15/04/2019 - 15:48

One of Australia’s first mobile abattoirs built in WA

15/04/2019 - 15:48

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A WA-based engineering company has built one of the first mobile abattoirs for processing premium meat, addressing farmer and animal welfare concerns by eliminating the need to transport animals.

One of Australia’s first mobile abattoirs built in WA
Mr Simmons says it was a challenge to build and make every component of the abattoir. Photo: Gabriel Oliveira

A WA-based engineering company has built one of the first mobile abattoirs for processing premium meat, addressing farmer and animal welfare concerns by eliminating the need to transport animals.

Simmons Global, in partnership with agricultural technology company Provenir, has designed an on-farm processing facility.

Provenir was awarded a Cooperative Research Centre grant to develop its concept, which won the Judges' and People's Choice Award at accelerator ag-tech program SproutX in 2017, and contracted Simmons Global to design the project to bring its idea into fruition.

The facility is mounted on a truck trailer and animals are processed in the same way as a normal abattoir, except for the deboning, which occurs at a separate location.

Simmons Global chief executive Dave Simmons said a mobile abattoir was advantageous to the farmer because it allowed them to trace their meat.

He said farmers who processed animals in static abattoirs did not necessarily get their own product back so having their animals processed on their own farm meant they knew the meat was theirs.

“They know it’s their particular product and they know they have put the care and nurture into that product,” Mr Simmons said.

There was also a financial benefit to farmers because they don’t have to send cattle on trucks or pay for feed lotting, and when it came time to sell the farmer could ask for a premium price as they knew it was their premium product, Mr Simmons told Business News.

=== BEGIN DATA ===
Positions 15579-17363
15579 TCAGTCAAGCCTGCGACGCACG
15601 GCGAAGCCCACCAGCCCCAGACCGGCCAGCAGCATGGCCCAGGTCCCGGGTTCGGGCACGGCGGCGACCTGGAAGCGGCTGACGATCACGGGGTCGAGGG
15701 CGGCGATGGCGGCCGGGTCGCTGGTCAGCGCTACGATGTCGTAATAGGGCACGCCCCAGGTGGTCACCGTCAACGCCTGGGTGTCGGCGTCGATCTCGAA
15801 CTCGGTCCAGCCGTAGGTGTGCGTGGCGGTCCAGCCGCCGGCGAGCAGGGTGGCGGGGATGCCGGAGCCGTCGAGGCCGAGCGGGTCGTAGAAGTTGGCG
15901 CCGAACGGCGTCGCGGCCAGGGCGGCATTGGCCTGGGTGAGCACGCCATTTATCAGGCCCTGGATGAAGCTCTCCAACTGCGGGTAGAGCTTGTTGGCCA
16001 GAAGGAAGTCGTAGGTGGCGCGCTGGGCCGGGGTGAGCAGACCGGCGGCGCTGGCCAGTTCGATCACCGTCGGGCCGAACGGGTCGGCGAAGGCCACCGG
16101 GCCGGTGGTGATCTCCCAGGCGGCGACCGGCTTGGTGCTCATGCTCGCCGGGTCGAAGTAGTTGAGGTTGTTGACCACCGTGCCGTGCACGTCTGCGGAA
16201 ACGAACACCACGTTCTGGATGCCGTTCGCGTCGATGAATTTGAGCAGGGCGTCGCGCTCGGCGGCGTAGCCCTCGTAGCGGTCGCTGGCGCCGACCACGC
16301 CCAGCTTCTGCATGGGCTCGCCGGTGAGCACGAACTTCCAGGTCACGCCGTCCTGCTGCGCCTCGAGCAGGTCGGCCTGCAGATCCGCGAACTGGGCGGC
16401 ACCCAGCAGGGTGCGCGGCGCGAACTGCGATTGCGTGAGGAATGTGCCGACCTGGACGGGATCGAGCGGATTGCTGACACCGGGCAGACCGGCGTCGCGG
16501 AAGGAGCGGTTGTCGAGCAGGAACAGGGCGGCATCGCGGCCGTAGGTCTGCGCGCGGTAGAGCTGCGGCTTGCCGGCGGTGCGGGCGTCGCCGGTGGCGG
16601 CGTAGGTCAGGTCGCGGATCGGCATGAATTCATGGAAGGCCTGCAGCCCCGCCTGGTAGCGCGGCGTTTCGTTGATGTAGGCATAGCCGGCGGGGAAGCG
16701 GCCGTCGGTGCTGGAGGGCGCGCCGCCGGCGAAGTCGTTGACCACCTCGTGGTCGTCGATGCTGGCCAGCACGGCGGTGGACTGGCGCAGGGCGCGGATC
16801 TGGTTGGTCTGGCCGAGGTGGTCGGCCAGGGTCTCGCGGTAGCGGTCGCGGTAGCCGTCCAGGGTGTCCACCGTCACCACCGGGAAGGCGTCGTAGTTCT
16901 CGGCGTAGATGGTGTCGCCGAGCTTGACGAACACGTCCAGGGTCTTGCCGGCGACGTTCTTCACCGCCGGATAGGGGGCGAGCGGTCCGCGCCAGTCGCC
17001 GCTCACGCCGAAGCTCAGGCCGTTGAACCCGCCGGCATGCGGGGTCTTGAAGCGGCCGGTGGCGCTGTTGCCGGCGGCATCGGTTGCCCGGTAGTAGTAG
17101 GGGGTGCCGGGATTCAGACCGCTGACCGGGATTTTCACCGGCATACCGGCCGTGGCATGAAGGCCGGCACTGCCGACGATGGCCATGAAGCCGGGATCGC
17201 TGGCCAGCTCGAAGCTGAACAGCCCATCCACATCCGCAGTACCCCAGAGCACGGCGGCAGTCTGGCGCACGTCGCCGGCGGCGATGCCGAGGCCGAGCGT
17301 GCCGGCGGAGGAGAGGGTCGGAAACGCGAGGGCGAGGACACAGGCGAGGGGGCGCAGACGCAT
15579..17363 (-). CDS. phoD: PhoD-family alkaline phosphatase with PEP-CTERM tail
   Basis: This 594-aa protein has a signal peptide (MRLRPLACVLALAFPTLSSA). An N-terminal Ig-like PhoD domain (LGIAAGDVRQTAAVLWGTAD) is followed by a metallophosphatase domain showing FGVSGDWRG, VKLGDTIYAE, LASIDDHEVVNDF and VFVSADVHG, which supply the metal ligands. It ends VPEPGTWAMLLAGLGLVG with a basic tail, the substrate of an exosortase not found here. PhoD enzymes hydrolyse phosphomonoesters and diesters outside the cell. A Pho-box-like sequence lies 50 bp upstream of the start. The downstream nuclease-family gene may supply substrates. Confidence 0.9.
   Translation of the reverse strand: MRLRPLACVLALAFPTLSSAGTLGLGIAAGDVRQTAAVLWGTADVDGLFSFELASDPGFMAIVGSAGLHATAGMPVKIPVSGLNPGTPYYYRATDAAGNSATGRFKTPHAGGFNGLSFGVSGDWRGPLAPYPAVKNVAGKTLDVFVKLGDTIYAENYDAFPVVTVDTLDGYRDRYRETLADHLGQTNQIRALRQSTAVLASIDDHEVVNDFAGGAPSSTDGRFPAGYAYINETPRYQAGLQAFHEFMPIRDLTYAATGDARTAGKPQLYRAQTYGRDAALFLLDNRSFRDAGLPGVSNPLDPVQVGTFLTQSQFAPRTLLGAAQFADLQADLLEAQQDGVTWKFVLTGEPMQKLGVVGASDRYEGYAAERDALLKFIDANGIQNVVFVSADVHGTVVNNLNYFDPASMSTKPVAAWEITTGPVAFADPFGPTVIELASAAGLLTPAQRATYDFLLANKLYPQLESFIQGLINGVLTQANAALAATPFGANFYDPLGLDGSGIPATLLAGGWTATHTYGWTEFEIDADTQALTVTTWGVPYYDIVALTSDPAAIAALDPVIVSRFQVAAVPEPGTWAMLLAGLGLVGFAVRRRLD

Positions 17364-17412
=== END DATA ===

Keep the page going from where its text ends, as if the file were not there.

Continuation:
He said the abattoir addressed some of the animal welfare concerns the public had about farming.

“Animal stress is considerable when you go away from their normal home environment so as soon as they go into a truck they have a whole heap of changes where they dehydrate, they stress and that all accumulates into affecting the meat quality,” he said.

“The duration of stress once the process of ‘abattoiring’ commences, it minimises that to the shortest most humane way possible.”

He said although the mobile abattoir processed premium, high-quality meat, there was a wide application for it around the country.

“They say there is going to be about five or 10 of these units running around servicing, one of those was slated to be in South West WA,” he said.

Provenir is planning to purchase livestock on the property from the farmer, process the meat in the mobile abattoir, transport it to a butchery and then distribute the meat.

Provenir chief executive and co-founder Chris Balazs said as a farmer himself, he hated loading livestock into the back of his truck and knew there had to be a better way.

“Mobile processing makes so much sense, for farmers, for livestock and for consumers,” Mr Balazs said.

“It’s the way of the future for red meat in Australia.

“We understand that for today’s consumer, knowing the provenance of their food, how it was produced, and whether it meets their personal values, is imperative to their purchasing decision.

“The company’s technology will eliminate live transport prior to processing and the associated stress on the animal, which will result in meat of exceptional quality, taste and tenderness.”

As it was among the first mobile abattoirs to be built in Australia, Mr Simmons said it was a challenge to build and make every component.

“The biggest challenge was that everything has been invented specifically for this job so where you would normally go and buy a simple product we have had to engineer that,” he said.

Mr Simmons said the company had the option to build the mobile abattoir anywhere in Australia but as WA was involved in mining, the state had leading-edge suppliers.

“They are all able to think outside the box and that’s really important when you are doing something like this because a lot of companies who don’t have that flexibility or that sort of ability to think laterally, they just (say) ‘we don’t make that sorry’,” he said.

“Well nobody makes it, it’s the first one in the country so the suppliers here have been really helpful because they come here and they know it’s not going to be straight forward and they know it’s going to be a challenge but they also know that it’s a milestone and that’s the reason we brought it to WA.”

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